Serena Williams, an Inspiration to Women Over 40 Reentering the Workforce

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Serena Williams is a tennis legend who has achieved more in her lifetime than any other person. But now, she’s focusing on other ventures and growing her family. She recently announced that she’s “evolving away”From tennis.

Since the nineties, Millennial women and Gen X have admired Serena (and her sister Venus) as tennis superstars. We were awestruck by their technical skills and their drive. We watched Serena blossom into an international star, winning 23 Grand Slam singles titles, 14 Grand Slam doubles titles, and four Olympic gold medals—not to mention being a style icon and having a baby.

It was all while she faced racism, discrimination and sexism in both her sport and the media. As she enters her 40s, she may be shifting her focus, but that doesn’t mean she’s any less determined.

She’s Not Retiring, She’s Evolving

Williams could technically. “retire”She plans to spend the rest of her time volunteering or relaxing. But she’s got too much ambition for that. Plus, she’s only forty years old.

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Serena Ventures is her venture capital firm. They invest in companies and support underrepresented founders as she ends her tennis career. Seventy-eight percent of the companies she’s invested in were started by women or people of color.

“I wrote one of the very first checks for MasterClass,”She says in her essay Vogue. It’s one of 16 unicorns—companies valued at more than $1 billion—that Serena Ventures has funded, along with Tonal, Impossible Foods, Noom, and Esusu, to name a few.”

Williams isn’t “retiring”at all. She’s just changing careers, like so many women do as they navigate midlife.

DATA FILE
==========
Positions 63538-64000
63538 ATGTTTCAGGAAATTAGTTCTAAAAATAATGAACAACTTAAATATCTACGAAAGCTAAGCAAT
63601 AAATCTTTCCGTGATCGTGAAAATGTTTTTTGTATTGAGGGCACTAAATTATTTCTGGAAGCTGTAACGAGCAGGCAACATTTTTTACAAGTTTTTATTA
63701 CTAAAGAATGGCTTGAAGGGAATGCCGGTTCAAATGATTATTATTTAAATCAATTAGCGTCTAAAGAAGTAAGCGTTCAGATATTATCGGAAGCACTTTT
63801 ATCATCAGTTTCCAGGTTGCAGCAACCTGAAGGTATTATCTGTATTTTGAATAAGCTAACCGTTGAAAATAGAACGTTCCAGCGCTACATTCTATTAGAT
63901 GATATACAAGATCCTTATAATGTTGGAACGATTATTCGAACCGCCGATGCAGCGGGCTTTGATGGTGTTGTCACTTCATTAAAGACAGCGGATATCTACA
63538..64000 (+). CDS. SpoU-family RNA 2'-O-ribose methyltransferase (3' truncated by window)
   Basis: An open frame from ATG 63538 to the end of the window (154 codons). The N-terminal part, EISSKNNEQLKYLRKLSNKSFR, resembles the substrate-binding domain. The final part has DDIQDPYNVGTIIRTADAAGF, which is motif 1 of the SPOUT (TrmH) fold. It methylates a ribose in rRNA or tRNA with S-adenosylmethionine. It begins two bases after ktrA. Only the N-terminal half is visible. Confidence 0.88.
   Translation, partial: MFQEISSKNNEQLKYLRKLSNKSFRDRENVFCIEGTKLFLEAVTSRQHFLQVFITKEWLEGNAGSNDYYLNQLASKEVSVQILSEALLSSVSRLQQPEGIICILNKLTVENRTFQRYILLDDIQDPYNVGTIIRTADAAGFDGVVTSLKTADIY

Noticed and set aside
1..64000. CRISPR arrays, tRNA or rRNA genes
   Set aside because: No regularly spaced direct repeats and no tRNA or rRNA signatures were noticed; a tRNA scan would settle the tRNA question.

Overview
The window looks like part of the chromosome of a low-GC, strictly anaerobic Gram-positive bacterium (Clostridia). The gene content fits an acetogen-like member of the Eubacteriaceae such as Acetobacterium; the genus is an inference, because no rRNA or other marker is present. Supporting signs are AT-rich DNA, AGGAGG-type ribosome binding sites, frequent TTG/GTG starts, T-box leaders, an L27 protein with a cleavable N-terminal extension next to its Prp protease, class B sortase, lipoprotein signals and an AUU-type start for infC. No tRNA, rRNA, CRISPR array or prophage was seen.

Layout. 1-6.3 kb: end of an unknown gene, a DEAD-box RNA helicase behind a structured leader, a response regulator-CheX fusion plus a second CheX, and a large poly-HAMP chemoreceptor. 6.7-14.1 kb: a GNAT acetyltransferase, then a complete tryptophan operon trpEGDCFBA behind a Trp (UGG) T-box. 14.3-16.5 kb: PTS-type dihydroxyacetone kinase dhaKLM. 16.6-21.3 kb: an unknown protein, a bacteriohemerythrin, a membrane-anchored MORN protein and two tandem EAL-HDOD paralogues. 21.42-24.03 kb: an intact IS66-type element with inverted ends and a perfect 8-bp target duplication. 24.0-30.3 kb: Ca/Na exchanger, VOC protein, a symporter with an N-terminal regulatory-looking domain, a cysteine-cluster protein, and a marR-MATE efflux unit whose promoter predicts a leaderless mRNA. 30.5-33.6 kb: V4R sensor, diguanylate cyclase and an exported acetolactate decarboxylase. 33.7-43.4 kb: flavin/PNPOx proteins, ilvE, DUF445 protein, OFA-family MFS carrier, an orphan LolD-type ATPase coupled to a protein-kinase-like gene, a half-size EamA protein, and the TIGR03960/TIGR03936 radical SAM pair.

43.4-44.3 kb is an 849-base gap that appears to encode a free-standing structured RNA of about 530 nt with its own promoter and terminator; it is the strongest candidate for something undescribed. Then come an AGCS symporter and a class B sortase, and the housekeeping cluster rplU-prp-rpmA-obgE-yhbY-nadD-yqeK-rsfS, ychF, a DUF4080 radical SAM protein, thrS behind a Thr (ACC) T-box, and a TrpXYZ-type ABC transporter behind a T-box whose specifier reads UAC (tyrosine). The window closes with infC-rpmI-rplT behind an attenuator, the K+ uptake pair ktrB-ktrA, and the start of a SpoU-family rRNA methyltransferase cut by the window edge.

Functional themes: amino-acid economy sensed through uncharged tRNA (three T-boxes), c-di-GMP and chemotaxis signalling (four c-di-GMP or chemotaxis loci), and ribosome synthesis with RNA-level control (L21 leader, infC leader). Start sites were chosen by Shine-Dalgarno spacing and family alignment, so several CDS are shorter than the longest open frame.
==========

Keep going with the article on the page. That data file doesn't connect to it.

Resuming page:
A pandemic has caused millions of women to leave the workforce in order to care for children.

Williams also wrote in Vogue about being mother to a 4-year-old girl, and how her career has evolved. “hands-on”Approach to raising her daughter and her desire have another child.

Williams describes the pulmonary embolism that she experienced during childbirth and postpartum depression. Williams also discusses her breastfeeding, which she continued to compete in. “But these days, if I have to choose between building my tennis résumé and building my family, I choose the latter,”She writes.

Millions of other women feel the pressure to work as if we don’t have children and mother as if we don’t work. But that mindset isn’t sustainable. All of this is combined with a global pandemic and mothers feel the pressure even more. Many mothers quit their jobs during the coronavirus epidemic, when virtual learning was the norm.

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It is difficult to find exact numbers, but the United States Census Bureau reported that 10 million mothers of school-aged children weren’t working in January 2021. These numbers will be even higher if you include mothers with toddlers or infants.

Williams, like other women athletes has spoken out about the difficulties of trying to be a mother while working. She also acknowledged that she has the support and resources that others don’t have.

“I don’t know how moms do it,”In an interview, she said this: Today. “I work a lot, and I can’t imagine working a full day like most working women and then [going] back to their babies. I’m fortunate enough that I have days off, and I get to make my schedule and then can spend the rest of the day with her. And that’s still hard.”

Even pre-pandemic women in midlife struggle to rejoin the workforce after having children 

Working moms’ struggles aren’t new. It’s always been challenging to rejoin the workforce after children become school-aged, even pre-pandemic. Companies that prefer single, childless candidates or large gaps in your resume have unfairly put midlife job applicants in a disadvantage. It doesn’t matter whether you’re trying to get back into the same field or starting a new career—it’s always been rough.

Williams is an example to follow. She started her business when she saw a demand. While it’s not for everyone, many mothers have found that entrepreneurial efforts fit their needs and schedules. Williams and Alexis Ohanian, her husband, have both been vocal in advocating for parental leave and sharing parenting responsibilities.

The pandemic shined a light on many social and labor issues, and Williams’ response to those obstacles is an inspiring one. By using her platform to further emphasize the challenges working mothers face regularly, she’s hopefully leading us one step closer to solutions.

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